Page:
No one likes to leave the game early. Sometimes unfortunate situations get the better of the player and the player is no longer able to move forward.
Many players feel that when the time is right, they will retire at peace.
For many in the game of basketball ending on a high note not only leaves a lasting impression on the game, but helps them carry on throughout life.
However, for the hand selected on this list leaving the game could have came at a better time.
Click through the slides of the NBA's early birds; NBA players who have left the game early.
Danny Ainge called him "the most underrated player of all time." He also referred to him as "one of the greatest Celtics acquisitions."
Dennis "DJ" Johnson fought through the ranks of the NBA to become a key piece to the Boston Celtics' success.
Johnson might not have made a lasting impression during his rookie season, but he bounced back with a vengeance to make a name for himself in Beantown.
Drafted 12th overall in the second round of the 1976 Draft, Johnson was known as one of the most consistent player at the time.
He averaged 19.0 points per game and 4.1 assists per game in his fourth year. At the end of his fourth year, Johnson only missed five games out of 328 games.
He retired after the Celtics decided not to offer him a contract before the 1990-1991 seasons. Johnson was 35 years old and spent 13 years with the league.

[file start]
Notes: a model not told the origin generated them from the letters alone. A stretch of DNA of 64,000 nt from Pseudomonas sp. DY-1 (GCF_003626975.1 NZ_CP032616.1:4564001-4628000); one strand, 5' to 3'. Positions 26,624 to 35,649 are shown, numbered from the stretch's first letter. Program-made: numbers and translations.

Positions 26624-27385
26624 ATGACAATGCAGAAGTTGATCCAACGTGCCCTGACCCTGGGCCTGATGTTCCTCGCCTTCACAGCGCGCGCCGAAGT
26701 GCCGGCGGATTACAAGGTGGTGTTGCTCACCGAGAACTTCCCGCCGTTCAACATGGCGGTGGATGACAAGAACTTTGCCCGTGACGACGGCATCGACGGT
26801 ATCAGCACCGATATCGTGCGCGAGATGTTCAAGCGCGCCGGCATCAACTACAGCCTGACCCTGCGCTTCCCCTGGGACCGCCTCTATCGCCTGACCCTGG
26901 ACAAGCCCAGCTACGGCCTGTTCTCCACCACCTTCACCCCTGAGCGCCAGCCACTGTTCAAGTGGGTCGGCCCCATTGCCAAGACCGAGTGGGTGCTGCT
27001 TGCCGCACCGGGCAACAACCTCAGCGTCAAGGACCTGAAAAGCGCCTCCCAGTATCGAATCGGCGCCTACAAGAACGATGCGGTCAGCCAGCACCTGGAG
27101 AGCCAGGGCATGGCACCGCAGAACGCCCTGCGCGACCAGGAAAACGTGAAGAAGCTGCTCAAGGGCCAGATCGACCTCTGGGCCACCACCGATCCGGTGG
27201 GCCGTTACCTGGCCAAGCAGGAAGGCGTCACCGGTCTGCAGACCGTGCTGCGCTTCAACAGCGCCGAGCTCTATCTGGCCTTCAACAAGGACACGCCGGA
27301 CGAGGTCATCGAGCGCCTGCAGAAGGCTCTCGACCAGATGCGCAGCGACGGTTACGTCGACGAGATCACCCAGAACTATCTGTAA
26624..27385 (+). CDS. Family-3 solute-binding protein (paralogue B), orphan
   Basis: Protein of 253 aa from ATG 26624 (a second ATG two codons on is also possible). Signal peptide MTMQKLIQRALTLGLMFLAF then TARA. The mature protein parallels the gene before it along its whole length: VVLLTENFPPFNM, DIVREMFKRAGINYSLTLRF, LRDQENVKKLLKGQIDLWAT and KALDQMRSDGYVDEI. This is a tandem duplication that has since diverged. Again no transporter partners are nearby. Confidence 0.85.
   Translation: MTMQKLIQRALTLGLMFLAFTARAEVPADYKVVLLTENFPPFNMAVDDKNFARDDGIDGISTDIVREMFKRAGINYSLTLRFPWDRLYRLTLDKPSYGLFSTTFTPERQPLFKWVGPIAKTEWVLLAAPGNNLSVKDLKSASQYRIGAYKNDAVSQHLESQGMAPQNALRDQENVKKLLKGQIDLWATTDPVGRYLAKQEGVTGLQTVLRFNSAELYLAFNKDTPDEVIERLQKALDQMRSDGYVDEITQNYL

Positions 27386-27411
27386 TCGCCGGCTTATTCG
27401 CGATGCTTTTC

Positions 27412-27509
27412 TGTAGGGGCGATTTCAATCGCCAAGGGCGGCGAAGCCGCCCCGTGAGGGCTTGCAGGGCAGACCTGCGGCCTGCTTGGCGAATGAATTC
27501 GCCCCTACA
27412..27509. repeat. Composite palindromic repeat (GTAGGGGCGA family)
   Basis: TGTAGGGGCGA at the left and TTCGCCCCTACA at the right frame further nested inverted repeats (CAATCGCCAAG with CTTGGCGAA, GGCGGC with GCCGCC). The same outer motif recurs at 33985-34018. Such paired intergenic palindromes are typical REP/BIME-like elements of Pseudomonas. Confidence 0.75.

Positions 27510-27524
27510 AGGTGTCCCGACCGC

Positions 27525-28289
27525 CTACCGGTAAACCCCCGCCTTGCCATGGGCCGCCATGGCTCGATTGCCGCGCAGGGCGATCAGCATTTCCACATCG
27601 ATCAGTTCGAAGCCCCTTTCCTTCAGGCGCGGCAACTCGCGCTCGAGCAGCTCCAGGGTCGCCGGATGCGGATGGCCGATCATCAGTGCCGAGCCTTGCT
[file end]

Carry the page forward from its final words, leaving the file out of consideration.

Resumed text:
He averaged 14.1 career points and 5.0 assists.
Known for his dramatic finish of Game 5 in the 1987 Eastern Conference Finals, Johnson received much praise from his teammate Larry Bird: "...he was the best teammate I ever had!"
God bless you DJ!
Larry "Grandmama" Johnson did not disappoint anybody when he entered the league first overall back in the 1991 NBA Draft.
His 6'6" and 250 lbs. made it capable for him to last in the NBA. During his first two seasons in the NBA, he played all 82 games and averaged 20.7 points per game along with 10.8 boards per game.
And just to show you how valuable "Grandmama" was, Charlotte Hornets inked him for what was, at the time, the most lucrative contract in NBA history. Johnson signed a 12 year, $84 million dollar deal with the Hornets.
Although much success came his way, he injured his back which sidelined him for 31 games.
Nonetheless, Johnson was a perfect fit for the Charlotte team. He tested his skill with some different faces in the 1996-1997 season. He was traded to New York for Anthony Mason and Brad Lohaus.
He continued his strong play with New York. He averaged 12.8 points per game. Although his average in New York was his lowest in his career, he became a fan favourite in the Big Apple.
Johnson retired from the game after ten years in the NBA; he was 31 years of age.
Jamal Mashburn; an NBA All-Star and first round draft pick who left the game early.
Jamal Mashburn might have travelled with many teams in his ten year career, but he was nothing short of consistent.
Growing up in the Bronx and coming straight out of the University of Kentucky, Jamal Mashburn was a established himself as an overall player who could get the job done on either end of the floor.
His career average was 19.1 points per game and 5.4 boards per game.
His professional game collected together during his sophomore year with the Dallas Mavericks. Along with Jason Kidd and Jim Jackson, Mashburn would turn the Mavericks into contenders.